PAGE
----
In replacing the “banned” songs with its own commissioned music, government had wanted to kill two birds with one stone. First, it was to kill protest music altogether as radio and television were the most influential in terms of marketing music products. The government however misled itself in thinking that the commissioned music albums would sell thousands of copies which would bank roll more productions. The albums have failed to sell.
Second, the government thought the banning would affect these rebellious musicians’ live shows and record sales, hence destroy their income base. This, it thought would force the rebellious musicians to come to its fold.
And while government makes all the effort to keep the doors of freedom firmly shut, the banned music continue to reverberate in the commuter omnibuses, in private cars and in the high-density areas as ordinary people identify with the sidelined but hard hitting songs. The banned music is sold on the streets and open markets. As the propaganda takes centre stage and occupy prime time on state radio and television the ordinary people in urban areas have shunned national radio and television. With their attention swayed away from radio and television they have resorted to attending music and theatre live shows performances. They have also resorted to home video tapes to quench their artistic thirst.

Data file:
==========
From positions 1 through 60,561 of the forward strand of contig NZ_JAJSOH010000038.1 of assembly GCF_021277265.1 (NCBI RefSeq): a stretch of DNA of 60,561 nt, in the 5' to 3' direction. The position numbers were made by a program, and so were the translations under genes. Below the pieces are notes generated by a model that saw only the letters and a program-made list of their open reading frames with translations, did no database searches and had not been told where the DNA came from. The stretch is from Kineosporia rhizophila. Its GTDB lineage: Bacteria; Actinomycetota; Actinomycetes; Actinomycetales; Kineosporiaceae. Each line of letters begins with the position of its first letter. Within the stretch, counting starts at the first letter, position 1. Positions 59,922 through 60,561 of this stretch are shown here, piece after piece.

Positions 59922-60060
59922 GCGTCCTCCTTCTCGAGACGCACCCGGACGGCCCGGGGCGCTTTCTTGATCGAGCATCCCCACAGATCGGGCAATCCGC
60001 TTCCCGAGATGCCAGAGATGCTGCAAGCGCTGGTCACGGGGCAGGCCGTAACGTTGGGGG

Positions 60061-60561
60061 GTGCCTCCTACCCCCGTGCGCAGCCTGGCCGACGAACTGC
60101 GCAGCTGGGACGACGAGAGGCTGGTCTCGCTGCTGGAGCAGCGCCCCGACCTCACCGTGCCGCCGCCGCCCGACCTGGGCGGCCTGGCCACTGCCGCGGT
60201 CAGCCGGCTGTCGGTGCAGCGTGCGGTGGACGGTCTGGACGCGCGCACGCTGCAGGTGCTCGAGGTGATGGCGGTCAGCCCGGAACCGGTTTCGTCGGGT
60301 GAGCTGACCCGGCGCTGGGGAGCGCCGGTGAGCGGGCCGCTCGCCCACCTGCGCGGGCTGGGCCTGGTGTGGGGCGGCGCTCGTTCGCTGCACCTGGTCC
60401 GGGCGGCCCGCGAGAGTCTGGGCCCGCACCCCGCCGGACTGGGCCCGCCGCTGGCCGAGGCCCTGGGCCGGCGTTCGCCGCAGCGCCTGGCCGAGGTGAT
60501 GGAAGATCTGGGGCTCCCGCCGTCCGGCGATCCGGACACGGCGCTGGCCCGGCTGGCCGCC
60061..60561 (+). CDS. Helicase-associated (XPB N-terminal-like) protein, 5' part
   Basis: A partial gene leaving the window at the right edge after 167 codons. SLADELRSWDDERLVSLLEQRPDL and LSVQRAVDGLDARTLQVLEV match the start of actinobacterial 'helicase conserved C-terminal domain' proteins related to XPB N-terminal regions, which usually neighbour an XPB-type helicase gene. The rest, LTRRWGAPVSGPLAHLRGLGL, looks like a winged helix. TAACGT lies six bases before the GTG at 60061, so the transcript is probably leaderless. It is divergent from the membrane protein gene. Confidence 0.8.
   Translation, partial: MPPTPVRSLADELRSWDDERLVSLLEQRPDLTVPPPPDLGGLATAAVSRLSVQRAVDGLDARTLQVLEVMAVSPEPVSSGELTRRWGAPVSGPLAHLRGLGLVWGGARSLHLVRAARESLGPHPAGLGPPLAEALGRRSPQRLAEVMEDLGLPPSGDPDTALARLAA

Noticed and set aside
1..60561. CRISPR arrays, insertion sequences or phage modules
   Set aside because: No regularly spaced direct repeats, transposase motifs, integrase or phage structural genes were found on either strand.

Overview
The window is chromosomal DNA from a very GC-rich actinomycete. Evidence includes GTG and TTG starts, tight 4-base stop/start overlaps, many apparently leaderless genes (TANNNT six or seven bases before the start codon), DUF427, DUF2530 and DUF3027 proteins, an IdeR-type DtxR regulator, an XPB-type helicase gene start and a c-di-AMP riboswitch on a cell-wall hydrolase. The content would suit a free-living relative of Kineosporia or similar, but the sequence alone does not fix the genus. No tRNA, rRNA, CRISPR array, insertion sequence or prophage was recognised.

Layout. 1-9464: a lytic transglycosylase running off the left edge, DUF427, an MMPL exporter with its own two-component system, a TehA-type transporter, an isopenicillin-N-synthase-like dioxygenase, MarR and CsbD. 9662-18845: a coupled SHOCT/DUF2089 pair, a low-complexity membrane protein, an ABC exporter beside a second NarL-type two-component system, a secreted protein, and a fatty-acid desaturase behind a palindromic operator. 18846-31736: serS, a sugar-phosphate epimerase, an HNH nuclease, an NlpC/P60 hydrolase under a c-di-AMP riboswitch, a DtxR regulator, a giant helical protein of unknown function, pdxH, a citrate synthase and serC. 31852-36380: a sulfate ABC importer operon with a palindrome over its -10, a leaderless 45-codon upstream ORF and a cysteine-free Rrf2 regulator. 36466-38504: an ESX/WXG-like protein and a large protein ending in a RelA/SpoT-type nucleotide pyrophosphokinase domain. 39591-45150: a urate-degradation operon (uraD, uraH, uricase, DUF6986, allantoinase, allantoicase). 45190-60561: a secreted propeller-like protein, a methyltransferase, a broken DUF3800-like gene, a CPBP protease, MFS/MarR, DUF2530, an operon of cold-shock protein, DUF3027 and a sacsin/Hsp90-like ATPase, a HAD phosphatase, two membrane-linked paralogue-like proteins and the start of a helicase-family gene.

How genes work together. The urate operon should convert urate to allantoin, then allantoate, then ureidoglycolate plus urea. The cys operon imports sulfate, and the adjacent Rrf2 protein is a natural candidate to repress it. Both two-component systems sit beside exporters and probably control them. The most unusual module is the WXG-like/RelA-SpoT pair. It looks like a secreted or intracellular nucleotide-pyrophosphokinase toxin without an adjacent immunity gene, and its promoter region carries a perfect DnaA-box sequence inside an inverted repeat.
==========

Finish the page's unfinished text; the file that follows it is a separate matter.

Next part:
In rural Zimbabwe, where 70 percent of the people live and most depend on radio for news and entertainment, the propaganda music has become doctrine, affecting people’s lives and way of thinking. And this has been fuelled by government’s declaration that all programming be dominated by local productions.
The result has been that Zimbabwe has been shut out from the international community, responding only to the deep resonance of its own sounds, indeed a world recluse as a frightened government seeks to shelter the country in its own cocoon, seeing plots and conspiracies all around it; indeed warped visions of enemies sharpening their swords in the horizon in an unparalleled optical illusion. Hence the need for “feel good art” in which state radio and television are replete with propaganda jingles that laud government projects and programmes.